0
\$\begingroup\$

So I've been trying to simulate a flyback converter with the full load condition of 10v, 10A (100W) at the output at fs = 80kHz. The design equations I used were from "Pulse-Width Modulated DC-DC Converters" by M. Kazimierczuk. Given that my input range is from 180Vrms to 230Vrms, I wanted the flyback to regulate the output at 10V from 0 to 10A. My simulation circuit is shown below.Schematic My output voltage is shown below for both 1ohm load and 100ohm load. 1ohm is to simulate the 10A output while 100ohm is to simulate a much lower load (0.1A). Vo at 10A load Vo at 0.1A load Since V1 is supposedly from the controller IC and there is no feedback here yet, it is an open loop system. I basically adjusted the duty cycle of Q1 gate signal to get my desired output. 325v at the input is assumed to come from the previous rectifier stage with 230Vrms input (high line). At full load (10A), duty cycle is around 30% to achieve voltage regulation (10v). But at 0.1A output, I can't seem to regulate the output, even if I drop the duty cycle as much as I can. The output waveform I've shown for 0.1A has a gate signal for Q1 with 5% duty cycle.

L2 was the magnetizing inductance, and since I want to design the flyback in DCM, I calculated that Lmax = 546.4uH. Anything higher than this can possibly make the flyback operate in CCM. So I chose Lm = 500uH. L1 was just there to simulate some leakage inductance.

The number of turns n = N1/N2 = 16.78. So I chose 17 in this case. The mosfet and diode are chosen such that their ratings are higher than my calculated max current and voltage across them.

Any suggestions on where do I start to fix this?

\$\endgroup\$
2
  • 3
    \$\begingroup\$ You have no feedback loop so how can your possibly expect it to regulate? Also your leakage inductance in in parallel with the magnitizing dito. It must be in series. \$\endgroup\$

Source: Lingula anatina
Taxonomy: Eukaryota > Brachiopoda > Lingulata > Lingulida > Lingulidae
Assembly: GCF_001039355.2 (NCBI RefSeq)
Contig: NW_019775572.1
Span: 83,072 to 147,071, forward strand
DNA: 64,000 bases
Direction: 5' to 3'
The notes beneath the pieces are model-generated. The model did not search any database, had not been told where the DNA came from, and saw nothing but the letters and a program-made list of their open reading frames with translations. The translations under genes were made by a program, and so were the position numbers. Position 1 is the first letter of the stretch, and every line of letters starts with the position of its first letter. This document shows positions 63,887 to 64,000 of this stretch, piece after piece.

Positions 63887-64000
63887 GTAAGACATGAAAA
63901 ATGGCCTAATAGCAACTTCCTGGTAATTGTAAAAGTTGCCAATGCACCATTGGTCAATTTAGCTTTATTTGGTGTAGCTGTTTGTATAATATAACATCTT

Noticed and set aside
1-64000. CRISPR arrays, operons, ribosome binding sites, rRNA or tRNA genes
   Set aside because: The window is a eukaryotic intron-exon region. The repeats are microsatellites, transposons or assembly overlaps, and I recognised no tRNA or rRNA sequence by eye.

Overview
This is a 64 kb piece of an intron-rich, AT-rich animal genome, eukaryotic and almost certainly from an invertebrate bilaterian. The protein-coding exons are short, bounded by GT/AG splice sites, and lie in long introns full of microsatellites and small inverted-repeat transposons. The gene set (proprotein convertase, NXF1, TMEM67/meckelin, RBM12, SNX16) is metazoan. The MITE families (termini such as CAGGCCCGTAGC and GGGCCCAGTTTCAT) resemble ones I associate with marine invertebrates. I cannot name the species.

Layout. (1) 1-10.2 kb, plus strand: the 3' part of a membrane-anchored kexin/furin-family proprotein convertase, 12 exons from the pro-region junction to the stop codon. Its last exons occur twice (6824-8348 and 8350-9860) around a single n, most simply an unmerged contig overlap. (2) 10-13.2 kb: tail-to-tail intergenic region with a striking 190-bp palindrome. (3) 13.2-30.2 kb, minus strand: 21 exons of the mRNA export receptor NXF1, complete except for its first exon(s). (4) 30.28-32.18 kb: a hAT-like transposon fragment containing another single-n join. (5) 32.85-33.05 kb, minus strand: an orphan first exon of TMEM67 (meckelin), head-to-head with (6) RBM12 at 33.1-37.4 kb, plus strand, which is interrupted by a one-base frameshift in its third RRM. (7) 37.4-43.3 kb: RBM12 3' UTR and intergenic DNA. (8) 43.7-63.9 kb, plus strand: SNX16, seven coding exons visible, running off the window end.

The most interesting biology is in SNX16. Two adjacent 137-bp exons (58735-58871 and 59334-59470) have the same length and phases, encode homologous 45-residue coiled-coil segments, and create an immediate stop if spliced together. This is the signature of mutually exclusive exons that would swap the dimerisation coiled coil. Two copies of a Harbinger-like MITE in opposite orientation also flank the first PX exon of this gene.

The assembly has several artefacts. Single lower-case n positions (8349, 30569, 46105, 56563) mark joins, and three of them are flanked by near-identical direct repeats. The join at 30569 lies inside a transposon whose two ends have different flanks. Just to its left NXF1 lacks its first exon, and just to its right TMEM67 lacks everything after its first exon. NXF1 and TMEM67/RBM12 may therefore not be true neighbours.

– winny
    Mar 1 '18 at 8:05
  • \$\begingroup\$ For light loads reduce the frequency as in switch to PFM mode with the smallest fixed pulse width. \$\endgroup\$ Jul 13 at 1:41
0
\$\begingroup\$

Flyback regulators are power regulators that give the impression of voltage regulation when used within a closed loop that can alter the duty cycle. With your lower limit at 5% you might hit problems at light loads as you are seeing.

The output waveform I've shown for 0.1A has a gate signal for Q1 with 5% duty cycle.

In the power transfer, you charge an inductor (P1||L2) with energy and that energy is proportional to duty cycle squared. This is because the current is proportional to duty cycle (\$V\cdot t/L = i\$) and stored energy is proportional to current squared (\$W = \frac{Li^2}{2}\$).

Given that your maximum power is 100 watts and your minimum power is 1 watt, you might need to rethink what the PWM limits are if you are using 50% duty for the maximum power scenario. At lower duties the core may not be saturating as muchs and this would increase the power transferred. I would suggest you try and get down to 1% duty cycle and see what happens.

If maximum power is acheived at 25% duty then you would need to get below 2.5% duty to achieve voltage regulation with a 1 watt load and probably much less if you are close to core saturation on higher powers.